And then I hit the wall. I have a few paper copies of The Automatome in a trunk in my basement, but I don’t know if I have a complete set, and I don’t know what is their condition. Not to worry, I have them in electronic format, of course. In 3.5 inch floppy disks! Formatted in who knows what number Mac OS?! It could be system 4 for all I know. And who knows what version of Word for Mac I was using? (These are rhetorical questions, obviously, because, at this point, only I know the answers to these questions. But, simply looking at the discs won’t necessarily tell me how they’re formatted or what software I used. Perhaps I was still using MacWrite....) But in order to actually use the files to do anything, I’d need to boot up my old Mac, which hasn’t been turned on in nearly twenty years and see what happens.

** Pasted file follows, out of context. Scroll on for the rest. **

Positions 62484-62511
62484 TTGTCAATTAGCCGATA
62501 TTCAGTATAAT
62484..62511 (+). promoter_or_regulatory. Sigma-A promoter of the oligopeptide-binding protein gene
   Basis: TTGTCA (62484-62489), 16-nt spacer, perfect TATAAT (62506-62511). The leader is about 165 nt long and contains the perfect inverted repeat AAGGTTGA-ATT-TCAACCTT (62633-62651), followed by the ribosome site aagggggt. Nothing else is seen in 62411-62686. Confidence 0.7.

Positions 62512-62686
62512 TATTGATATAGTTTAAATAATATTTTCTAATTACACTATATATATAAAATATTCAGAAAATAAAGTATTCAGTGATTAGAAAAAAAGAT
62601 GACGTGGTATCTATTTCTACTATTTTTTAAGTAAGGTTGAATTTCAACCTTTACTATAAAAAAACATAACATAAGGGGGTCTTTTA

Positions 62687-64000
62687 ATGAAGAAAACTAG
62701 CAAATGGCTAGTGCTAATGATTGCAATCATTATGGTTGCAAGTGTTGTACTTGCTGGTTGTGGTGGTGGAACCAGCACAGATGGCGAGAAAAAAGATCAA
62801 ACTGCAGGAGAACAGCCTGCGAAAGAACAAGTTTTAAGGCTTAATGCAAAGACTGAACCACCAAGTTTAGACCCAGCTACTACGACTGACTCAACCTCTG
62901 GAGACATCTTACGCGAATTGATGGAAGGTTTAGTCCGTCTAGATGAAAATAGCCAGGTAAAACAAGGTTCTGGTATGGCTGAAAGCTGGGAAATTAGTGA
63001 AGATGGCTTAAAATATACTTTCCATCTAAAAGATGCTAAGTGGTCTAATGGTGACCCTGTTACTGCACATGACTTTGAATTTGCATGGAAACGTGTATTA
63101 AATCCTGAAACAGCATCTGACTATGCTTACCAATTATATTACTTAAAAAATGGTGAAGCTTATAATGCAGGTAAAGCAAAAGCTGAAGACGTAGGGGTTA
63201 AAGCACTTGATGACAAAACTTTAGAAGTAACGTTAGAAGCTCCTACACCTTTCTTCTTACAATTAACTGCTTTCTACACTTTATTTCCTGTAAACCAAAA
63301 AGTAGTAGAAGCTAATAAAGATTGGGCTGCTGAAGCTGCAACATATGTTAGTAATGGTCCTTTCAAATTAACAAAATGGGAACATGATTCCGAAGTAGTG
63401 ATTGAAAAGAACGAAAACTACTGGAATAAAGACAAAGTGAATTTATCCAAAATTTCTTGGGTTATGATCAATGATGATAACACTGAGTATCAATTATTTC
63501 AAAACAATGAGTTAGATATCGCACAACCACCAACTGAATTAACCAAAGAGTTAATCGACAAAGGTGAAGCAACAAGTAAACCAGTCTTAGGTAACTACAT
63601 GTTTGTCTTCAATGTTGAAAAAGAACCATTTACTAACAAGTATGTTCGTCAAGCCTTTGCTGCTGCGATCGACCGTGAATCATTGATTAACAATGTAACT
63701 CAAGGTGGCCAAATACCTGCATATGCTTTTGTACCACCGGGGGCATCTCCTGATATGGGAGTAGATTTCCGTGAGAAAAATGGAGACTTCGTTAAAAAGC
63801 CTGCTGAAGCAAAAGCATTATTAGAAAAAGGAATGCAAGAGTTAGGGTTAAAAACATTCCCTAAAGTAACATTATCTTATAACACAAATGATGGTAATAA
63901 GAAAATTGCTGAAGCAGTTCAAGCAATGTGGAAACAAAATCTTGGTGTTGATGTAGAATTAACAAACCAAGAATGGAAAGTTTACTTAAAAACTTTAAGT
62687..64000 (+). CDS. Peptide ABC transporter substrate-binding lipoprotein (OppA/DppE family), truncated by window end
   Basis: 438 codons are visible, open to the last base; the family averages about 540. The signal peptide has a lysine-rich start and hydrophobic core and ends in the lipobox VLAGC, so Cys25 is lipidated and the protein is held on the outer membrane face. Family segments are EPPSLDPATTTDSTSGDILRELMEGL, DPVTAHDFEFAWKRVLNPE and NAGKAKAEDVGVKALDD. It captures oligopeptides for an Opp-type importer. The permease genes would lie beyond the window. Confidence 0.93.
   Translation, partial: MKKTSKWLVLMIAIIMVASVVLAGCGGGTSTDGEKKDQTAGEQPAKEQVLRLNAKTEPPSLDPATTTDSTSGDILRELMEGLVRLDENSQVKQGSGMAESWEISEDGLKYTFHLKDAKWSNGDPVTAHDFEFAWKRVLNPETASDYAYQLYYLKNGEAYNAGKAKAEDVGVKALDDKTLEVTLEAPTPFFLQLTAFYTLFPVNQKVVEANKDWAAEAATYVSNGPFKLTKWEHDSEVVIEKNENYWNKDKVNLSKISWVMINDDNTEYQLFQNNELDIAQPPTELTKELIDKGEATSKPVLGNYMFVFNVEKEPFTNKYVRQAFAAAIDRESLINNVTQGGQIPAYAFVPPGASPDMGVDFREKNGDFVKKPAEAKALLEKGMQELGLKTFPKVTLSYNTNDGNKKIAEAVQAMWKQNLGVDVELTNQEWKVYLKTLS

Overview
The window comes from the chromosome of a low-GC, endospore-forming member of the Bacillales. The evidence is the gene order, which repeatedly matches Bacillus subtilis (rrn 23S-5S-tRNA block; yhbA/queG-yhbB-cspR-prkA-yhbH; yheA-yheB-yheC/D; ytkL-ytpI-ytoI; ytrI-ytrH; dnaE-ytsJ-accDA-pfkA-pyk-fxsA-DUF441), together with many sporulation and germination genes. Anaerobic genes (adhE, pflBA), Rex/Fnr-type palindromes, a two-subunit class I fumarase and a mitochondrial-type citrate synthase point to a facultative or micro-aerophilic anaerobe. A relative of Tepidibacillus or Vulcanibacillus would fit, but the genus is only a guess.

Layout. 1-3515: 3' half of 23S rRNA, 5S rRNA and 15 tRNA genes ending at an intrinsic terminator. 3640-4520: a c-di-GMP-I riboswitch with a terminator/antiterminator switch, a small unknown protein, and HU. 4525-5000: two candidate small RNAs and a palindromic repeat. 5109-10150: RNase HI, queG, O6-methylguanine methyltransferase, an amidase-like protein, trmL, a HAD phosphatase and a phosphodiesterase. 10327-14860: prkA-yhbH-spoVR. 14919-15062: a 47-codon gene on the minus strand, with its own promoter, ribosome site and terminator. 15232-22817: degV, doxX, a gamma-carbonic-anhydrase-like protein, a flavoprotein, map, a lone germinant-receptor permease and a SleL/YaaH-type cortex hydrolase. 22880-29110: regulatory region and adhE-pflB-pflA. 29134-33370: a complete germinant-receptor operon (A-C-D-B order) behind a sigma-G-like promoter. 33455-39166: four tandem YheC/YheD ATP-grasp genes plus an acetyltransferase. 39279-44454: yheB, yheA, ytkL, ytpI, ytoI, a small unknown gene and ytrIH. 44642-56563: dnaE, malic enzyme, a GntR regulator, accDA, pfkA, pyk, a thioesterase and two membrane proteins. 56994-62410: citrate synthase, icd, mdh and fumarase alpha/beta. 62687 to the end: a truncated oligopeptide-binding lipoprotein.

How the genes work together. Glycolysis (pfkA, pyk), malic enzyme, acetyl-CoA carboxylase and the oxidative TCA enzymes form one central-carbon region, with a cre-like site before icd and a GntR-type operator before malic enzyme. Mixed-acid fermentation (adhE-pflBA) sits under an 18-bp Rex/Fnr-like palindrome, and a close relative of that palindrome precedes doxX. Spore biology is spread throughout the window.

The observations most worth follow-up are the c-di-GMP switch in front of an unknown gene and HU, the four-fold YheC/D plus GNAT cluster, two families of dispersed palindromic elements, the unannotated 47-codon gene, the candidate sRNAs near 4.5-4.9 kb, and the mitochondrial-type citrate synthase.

But let’s suppose that I was able to fire up the old Mac Plus, load the software and open the documents; all of which is possible, I should add. Then what am I supposed to do with it? As far as I can remember, in those days, I was using Compuserve for email and haven’t kept up my account; so emailing a copy of the documents to myself wouldn’t work. The computer didn’t (doesn’t) have any USB ports or any way that I could use to transfer the documents from the computer to another kind of present day storage media.